The World Health Organisation (WHO) has said that the number of new Covid-19 infections reported globally has now declined for seven weeks in a row, the longest sequence of weekly declines since the pandemic began.
However, this is in contrast with the rising cases of Covid-19 in Africa, which is quite a concern because it is the region with the least access to vaccines.
This disclosure was made by the Director-General of the WHO, Dr Tedros Ghebreyesus, at a news conference on Monday in Geneva.
What the Director-General of WHO is saying
Tedros, in his speech, said that while the weekly Covid-19 cases were at their lowest since February, the death rate was not declining as quickly.
He also said that the rising cases of Covid-19 in Africa together with the spread of more transmissible variants, increase the continent’s mortality rate among critically ill patients.
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The WHO boss said, “The number of deaths reported last week was similar to the previous week and the global decline masks a worrying increase in cases and deaths in many countries. The steep increase in Africa is especially concerning because it is the region with the least access to vaccines, diagnostics and oxygen.
A recent study in the Lancet showed Africa has the highest global mortality rate among critically ill COVID-19 patients, despite having fewer reported cases than most other regions. Available evidence suggests new variants have substantially increased transmission globally.
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That means the risks have increased for people who are not protected, which is most of the world’s population and right now, the virus is moving faster than the global distribution of vaccines,” he said.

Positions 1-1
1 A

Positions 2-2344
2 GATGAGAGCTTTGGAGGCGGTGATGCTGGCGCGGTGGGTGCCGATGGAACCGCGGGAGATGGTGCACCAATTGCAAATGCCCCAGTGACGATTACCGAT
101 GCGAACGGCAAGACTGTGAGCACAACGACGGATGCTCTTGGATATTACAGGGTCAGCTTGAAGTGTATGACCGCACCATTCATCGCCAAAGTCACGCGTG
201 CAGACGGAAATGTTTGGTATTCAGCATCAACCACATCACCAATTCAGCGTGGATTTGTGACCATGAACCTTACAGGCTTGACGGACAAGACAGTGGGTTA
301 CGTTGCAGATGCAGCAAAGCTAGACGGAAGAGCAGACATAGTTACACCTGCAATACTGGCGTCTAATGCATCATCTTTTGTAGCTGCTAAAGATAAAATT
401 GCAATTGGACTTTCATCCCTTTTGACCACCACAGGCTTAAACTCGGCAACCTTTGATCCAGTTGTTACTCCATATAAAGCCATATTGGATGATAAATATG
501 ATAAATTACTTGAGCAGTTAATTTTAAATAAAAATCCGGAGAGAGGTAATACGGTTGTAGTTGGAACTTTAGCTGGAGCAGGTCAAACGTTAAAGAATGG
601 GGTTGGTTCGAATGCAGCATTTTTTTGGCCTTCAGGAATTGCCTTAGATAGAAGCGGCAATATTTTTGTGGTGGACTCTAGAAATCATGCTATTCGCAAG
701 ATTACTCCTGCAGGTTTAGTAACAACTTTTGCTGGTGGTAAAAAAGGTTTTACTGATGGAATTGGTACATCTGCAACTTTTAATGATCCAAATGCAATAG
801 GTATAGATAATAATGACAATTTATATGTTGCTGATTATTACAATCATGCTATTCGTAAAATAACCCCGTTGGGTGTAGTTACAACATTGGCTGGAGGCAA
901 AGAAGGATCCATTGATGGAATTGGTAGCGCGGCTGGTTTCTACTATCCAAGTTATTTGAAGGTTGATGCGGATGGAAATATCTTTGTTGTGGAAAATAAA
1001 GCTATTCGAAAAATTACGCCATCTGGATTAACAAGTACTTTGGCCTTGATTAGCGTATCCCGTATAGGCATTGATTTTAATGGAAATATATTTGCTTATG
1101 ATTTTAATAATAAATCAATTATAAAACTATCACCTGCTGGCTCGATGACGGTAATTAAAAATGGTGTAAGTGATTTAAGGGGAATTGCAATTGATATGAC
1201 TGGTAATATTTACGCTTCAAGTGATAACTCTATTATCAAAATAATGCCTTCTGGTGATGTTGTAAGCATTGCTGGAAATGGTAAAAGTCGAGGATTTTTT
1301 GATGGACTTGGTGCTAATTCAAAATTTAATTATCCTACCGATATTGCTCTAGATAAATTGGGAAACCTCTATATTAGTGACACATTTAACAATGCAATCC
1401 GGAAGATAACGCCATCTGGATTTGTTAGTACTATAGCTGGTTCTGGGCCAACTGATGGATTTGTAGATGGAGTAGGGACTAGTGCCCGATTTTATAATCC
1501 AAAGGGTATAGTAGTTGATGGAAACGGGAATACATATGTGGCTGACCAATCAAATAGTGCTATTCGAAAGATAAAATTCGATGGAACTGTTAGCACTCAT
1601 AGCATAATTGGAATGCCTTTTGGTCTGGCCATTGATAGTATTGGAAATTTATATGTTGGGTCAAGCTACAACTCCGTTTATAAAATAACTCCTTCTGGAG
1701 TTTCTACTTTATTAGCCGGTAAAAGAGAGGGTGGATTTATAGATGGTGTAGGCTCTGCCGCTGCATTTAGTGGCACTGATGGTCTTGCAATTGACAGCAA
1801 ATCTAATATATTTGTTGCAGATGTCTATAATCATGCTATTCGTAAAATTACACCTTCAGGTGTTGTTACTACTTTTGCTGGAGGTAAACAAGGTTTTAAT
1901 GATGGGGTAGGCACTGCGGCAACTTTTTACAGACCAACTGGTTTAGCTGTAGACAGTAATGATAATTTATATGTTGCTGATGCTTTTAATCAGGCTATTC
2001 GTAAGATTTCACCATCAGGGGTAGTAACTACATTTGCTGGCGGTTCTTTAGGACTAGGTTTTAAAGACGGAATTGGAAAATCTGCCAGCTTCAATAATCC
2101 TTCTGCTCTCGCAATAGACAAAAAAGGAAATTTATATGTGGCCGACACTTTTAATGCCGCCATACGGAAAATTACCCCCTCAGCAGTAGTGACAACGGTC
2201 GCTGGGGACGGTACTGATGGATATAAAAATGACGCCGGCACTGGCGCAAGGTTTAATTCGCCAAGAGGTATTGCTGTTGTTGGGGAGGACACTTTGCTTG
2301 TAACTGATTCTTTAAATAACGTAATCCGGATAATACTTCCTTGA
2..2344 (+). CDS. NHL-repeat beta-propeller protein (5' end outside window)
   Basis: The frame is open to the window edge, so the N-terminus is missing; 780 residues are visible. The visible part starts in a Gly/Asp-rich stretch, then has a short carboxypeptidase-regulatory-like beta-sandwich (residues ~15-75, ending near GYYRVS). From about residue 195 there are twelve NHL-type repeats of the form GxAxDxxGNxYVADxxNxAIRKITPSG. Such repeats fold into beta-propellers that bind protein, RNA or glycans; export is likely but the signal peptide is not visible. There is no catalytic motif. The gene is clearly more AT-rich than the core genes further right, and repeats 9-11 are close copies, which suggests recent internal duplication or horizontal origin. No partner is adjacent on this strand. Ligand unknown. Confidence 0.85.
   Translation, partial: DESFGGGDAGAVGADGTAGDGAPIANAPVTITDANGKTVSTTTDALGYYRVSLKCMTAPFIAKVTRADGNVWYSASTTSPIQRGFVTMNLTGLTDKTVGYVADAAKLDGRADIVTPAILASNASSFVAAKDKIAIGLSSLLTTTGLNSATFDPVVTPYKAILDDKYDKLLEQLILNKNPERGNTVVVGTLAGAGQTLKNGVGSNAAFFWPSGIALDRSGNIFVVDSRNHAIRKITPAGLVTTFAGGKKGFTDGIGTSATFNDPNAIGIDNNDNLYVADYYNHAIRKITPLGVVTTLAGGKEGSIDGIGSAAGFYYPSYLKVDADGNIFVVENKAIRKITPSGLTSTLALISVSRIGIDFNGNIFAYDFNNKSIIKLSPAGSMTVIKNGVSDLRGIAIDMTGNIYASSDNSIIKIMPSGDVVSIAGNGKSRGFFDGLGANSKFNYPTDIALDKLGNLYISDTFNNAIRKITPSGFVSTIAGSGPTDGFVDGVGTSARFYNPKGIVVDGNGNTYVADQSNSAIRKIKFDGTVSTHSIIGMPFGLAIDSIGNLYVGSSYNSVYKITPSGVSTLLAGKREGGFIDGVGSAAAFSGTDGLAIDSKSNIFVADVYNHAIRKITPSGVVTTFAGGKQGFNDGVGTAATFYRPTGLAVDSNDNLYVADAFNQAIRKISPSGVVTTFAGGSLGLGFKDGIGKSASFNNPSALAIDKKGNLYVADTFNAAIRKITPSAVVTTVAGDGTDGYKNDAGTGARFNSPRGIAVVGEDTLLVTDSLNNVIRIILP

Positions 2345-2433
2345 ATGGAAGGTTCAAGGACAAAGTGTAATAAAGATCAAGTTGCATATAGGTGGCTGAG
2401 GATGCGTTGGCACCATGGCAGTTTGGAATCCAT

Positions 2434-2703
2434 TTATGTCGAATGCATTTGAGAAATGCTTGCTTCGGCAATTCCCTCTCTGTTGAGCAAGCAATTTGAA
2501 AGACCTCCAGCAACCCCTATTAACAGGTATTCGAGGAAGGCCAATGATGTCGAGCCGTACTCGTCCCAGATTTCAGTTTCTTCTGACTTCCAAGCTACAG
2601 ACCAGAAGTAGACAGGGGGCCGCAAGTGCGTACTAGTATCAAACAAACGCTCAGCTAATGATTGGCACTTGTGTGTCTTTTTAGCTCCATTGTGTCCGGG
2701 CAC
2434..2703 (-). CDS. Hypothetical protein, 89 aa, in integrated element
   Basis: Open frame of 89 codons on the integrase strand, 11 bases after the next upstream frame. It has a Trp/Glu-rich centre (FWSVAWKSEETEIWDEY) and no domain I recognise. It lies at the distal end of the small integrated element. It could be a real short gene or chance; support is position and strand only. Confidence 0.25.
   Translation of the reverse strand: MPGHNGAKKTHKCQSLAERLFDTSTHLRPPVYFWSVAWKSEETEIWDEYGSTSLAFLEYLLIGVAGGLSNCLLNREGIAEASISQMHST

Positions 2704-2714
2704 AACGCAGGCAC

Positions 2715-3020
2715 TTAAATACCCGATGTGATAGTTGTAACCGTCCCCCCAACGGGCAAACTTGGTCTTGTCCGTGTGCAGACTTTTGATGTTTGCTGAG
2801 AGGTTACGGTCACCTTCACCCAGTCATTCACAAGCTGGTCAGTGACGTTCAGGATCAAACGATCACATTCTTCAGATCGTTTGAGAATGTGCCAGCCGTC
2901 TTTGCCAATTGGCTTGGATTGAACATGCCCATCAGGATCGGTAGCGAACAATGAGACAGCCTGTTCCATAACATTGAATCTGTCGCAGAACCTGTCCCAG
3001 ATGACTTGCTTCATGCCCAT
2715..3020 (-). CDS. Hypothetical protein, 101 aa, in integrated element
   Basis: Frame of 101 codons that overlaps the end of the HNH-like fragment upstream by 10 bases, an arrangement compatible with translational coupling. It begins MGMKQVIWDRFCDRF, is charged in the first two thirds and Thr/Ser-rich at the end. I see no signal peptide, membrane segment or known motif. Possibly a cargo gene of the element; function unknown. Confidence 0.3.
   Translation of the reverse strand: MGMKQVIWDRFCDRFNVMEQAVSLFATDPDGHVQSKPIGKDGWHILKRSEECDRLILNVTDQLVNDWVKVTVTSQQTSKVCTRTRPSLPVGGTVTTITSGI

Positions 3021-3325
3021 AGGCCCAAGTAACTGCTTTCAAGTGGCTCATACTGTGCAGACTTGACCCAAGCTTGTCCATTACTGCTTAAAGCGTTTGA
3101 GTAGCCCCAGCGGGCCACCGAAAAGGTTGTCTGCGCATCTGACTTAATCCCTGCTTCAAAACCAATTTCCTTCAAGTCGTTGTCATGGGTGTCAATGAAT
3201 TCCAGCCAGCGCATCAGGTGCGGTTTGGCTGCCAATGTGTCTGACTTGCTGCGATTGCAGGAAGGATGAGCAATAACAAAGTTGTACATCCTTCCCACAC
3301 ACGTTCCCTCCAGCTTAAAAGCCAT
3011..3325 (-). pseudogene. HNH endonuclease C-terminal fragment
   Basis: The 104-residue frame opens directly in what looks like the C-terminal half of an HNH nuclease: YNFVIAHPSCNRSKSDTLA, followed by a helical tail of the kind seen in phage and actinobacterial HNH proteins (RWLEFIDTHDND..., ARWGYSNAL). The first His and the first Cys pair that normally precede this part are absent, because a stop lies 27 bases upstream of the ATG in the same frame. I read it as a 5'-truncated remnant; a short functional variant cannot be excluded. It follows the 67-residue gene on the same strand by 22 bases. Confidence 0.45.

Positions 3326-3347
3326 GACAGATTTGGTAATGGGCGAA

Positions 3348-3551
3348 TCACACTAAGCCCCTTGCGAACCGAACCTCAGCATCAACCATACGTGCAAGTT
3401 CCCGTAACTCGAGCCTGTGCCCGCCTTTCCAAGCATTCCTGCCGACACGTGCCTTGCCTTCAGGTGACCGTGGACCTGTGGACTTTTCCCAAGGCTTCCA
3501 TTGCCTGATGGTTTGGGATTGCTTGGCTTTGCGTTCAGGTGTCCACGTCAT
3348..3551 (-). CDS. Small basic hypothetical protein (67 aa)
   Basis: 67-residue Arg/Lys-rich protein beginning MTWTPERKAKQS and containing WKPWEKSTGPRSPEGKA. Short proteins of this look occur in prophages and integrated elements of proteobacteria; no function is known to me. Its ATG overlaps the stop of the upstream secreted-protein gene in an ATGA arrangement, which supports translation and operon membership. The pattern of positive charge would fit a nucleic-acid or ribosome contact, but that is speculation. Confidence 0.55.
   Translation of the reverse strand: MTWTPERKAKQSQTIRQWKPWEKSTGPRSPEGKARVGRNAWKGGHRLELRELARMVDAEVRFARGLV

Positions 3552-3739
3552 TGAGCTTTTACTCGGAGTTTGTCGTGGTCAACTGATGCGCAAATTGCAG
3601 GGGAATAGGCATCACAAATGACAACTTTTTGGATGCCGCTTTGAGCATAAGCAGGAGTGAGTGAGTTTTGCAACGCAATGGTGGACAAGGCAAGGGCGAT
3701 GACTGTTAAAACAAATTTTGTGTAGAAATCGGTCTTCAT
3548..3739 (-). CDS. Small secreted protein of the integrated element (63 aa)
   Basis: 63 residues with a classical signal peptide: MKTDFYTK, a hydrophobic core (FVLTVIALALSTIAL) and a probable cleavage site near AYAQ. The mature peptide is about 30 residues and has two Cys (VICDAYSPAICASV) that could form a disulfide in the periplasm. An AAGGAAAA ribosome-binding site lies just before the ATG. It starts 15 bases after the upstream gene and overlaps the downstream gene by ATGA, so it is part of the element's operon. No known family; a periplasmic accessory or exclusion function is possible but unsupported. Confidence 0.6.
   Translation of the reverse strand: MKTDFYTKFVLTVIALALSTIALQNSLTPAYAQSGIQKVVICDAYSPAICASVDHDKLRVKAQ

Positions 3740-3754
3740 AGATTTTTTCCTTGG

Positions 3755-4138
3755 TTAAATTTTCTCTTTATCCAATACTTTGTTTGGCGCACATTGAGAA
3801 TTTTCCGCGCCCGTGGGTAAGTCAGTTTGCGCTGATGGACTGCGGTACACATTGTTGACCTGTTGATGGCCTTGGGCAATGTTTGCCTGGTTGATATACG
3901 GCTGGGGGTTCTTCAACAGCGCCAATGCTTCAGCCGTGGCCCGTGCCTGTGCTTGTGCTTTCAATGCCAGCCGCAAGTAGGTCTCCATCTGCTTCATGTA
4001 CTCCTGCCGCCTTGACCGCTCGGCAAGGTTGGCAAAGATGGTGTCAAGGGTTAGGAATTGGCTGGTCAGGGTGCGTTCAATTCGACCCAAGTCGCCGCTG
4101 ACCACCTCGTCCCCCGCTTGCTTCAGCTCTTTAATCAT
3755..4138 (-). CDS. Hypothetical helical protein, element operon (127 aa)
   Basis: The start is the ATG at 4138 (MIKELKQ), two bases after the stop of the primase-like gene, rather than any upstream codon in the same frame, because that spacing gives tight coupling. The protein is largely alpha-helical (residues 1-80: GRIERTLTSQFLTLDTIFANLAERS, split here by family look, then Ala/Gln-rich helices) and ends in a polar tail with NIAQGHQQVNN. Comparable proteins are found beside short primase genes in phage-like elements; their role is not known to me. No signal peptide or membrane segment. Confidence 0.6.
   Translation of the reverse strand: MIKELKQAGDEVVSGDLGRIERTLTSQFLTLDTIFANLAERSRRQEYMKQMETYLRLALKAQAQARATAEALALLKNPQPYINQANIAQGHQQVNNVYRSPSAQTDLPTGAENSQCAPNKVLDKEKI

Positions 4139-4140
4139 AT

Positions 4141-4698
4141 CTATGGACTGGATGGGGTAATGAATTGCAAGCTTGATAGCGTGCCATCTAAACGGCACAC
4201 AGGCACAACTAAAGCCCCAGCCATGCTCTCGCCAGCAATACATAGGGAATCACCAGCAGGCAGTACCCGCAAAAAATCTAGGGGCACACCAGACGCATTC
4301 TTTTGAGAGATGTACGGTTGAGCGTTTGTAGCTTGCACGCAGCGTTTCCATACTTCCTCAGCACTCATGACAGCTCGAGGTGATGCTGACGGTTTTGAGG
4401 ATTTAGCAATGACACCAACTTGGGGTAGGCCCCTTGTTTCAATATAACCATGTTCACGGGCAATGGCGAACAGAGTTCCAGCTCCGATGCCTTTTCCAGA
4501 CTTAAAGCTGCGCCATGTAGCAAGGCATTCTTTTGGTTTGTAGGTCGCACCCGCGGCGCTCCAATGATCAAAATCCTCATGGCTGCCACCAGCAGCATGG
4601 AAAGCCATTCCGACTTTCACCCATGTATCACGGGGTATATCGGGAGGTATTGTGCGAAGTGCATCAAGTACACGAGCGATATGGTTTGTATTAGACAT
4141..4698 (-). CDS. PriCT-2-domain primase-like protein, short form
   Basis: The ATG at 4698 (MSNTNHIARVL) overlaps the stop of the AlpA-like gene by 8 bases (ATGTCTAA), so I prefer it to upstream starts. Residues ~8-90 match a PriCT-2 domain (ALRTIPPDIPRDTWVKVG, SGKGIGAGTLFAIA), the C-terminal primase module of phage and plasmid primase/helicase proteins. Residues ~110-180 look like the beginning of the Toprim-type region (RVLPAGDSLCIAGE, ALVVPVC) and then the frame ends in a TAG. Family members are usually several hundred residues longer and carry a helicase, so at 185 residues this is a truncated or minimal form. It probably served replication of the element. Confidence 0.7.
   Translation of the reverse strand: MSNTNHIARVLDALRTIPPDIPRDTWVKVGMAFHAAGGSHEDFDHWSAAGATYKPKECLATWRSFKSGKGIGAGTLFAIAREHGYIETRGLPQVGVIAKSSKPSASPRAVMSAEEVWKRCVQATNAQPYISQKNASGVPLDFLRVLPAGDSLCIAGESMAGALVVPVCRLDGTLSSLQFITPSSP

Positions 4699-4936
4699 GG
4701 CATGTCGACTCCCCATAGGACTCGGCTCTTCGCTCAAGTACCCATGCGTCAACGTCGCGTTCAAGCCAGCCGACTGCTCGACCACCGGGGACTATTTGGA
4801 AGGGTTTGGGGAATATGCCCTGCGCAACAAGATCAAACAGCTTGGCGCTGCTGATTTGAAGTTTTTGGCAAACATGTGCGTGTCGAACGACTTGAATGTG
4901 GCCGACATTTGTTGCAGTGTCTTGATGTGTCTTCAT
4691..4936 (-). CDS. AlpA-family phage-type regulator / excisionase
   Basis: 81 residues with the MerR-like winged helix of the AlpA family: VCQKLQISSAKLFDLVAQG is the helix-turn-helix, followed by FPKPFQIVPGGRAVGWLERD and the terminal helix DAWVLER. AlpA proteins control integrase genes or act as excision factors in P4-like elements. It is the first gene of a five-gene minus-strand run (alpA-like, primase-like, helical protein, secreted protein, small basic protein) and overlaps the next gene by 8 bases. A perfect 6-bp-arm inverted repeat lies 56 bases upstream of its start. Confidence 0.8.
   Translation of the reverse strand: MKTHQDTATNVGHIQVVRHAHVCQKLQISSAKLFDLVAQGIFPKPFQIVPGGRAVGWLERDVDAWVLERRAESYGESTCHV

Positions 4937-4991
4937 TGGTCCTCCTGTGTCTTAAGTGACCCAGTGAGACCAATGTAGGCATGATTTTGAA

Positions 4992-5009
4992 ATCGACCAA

Tedros also pointed out that at the G7 summit on Saturday, he spoke about the shared goal of vaccinating at least 70% of the world’s population by the time G7 meets again in Germany in 2022.
He said, “To do that, we need 11 billion doses; the G7 and G20 can make this happen. I welcome the support expressed by the G7 for WHO, the ACT Accelerator and the idea of a treaty on pandemic preparedness and response.
And I welcome the announcement that G7 countries will donate 870 million vaccine doses, primarily through COVAX. This is a big help, but we need more, and we need them faster.’’
According to him, over 10,000 people are dying daily, adding that during this press conference alone, more than 420 people will die.
The Director-General said the emergence of more transmissible variants meant public health and social measures might need to be more stringent and applied for longer, in areas where vaccination rates remain low.
He said, “To improve the evidence base on the effectiveness of public health and social measures, WHO is collecting data from around the world on which measures are used and the level at which they are applied.
We have also established a new WHO working group, with the support of Norway, to study the impact of public health and social measures during COVID-19 and other health emergencies.”
The rising cases of infection in Africa is a source of great concern especially with the low level of vaccine distribution and inoculation within the continent. Only about 2.8% of the region’s population has been vaccinated as against the global average of 14.5%.
However, the declining cases of Covid-19 globally will help in the easing of lockdown in most economies.